Murray Gray, aged eight, suffers from myoclonic astatic epilepsy and relies on cannabis oil to treat his rare condition. Murray used to have hundreds of seizures a day and relied on a wheelchair before the oil transformed his life and enabled him to attend school full-time.
His mum Karen Gray, 47, had to travel to the Netherlands every few months to buy the oil and smuggle it back into the UK.
But in July 2019,a supplier obtained a licence from the Home Office to import the drug legally and sell it to the family through a pharmacy in Glasgow.
The medication costs £1,300 each month and the family, who must foot the bill themselves, are running out of money.
Murray’s brother Dean, 13, wrote to Nicola Sturgeon last month asking for the government to help fund the treatment.
He begged for financial aid and said it is not fair his parents have to spend so much money on medicine the government has agreed is safe and legal for use in the UK.
But the family were left devastated after they received a response stating “stronger evidence” was needed before the Scottish Government could offer financial support.
Sturgeon said she was “deeply sorry” for the family’s difficulties and has asked the government’s Chief Pharmaceutical Officer to explore alternative avenues of support.
Mum Karen said: “I am grateful that the First Minister wrote back, however, I am infuriated that nothing is being done to help. I am devastated that Ms Sturgeon appears to have either not understood the letter or has understood the issues but decided not to act.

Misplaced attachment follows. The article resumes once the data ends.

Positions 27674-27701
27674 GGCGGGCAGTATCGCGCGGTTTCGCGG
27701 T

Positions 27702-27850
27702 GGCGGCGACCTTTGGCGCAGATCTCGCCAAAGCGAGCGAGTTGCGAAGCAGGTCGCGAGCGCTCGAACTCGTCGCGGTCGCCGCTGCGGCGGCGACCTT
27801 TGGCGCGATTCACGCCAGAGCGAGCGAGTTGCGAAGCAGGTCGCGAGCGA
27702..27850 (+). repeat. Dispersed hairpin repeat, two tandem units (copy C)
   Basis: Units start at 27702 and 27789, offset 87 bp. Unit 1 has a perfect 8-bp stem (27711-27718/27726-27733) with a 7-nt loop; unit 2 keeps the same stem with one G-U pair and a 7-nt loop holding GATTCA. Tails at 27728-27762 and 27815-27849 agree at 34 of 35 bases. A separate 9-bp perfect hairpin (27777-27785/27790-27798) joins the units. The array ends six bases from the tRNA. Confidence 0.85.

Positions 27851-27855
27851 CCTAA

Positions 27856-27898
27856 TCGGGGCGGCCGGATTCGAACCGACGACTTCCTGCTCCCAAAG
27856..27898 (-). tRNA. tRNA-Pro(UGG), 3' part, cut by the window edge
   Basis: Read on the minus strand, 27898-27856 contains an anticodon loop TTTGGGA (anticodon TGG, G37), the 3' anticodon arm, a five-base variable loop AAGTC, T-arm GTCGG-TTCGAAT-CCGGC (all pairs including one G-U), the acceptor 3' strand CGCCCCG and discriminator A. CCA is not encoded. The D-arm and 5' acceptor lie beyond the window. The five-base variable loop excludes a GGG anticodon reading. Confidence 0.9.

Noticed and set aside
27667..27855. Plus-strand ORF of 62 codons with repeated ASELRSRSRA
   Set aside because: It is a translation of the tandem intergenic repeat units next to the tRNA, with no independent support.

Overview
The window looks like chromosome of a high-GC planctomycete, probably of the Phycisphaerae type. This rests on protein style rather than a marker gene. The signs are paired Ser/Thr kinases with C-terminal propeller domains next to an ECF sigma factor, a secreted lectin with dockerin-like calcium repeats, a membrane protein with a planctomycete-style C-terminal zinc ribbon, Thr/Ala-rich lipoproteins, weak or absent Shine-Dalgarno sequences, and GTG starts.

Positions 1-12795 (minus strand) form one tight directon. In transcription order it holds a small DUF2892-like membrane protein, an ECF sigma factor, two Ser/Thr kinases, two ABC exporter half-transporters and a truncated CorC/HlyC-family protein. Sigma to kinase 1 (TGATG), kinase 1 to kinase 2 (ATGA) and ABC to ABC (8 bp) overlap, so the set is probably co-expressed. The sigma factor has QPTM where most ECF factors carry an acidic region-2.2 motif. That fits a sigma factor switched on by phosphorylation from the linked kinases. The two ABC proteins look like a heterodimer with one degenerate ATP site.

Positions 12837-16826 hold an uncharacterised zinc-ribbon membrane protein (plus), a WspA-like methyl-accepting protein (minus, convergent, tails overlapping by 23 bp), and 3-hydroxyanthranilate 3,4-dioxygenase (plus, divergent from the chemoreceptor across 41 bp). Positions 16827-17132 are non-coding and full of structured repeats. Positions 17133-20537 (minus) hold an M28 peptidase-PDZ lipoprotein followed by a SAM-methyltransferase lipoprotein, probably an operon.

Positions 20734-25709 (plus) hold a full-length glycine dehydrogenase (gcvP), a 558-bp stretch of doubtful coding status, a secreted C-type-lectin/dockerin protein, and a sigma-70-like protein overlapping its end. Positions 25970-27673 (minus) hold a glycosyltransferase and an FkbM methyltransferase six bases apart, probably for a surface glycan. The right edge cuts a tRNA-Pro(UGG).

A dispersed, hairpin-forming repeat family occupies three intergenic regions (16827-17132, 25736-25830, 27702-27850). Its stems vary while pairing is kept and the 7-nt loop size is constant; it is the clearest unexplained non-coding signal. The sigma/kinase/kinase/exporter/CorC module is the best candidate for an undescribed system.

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“Ms Sturgeon raises the issue of safety but three children in the UK already have an NHS prescription. If such a prescription is safe in those cases, surely it would be safe for Murray.
“I’m going to write back to the First Minister to explain that Murray already has a specialist clinician writing Murray’s prescription. She is a private paediatric neurologist in London. If it wasn’t safe she wouldn’t prescribe it.”
Dean’s letter was delivered to Bute House on June 16 coinciding with the three year anniversary of the first long term licence to use medical cannabis in the UK.
In June 2018, the then UK home secretary Sajid Javid granted Alfie Dingley the first individual long term licence to use medical cannabis in the UK.
Karen has asked the First Minister to reconsider the request and provide Murray with a similar prescription.
Local MSP and Scottish Liberal Democrat health spokesperson Alex Cole-Hamilton has previously urged the government to pay for Murray’s medical fees.
He said: “The Government must step in and cover the cost of private prescriptions that many people like Karen are currently having to cover themselves.”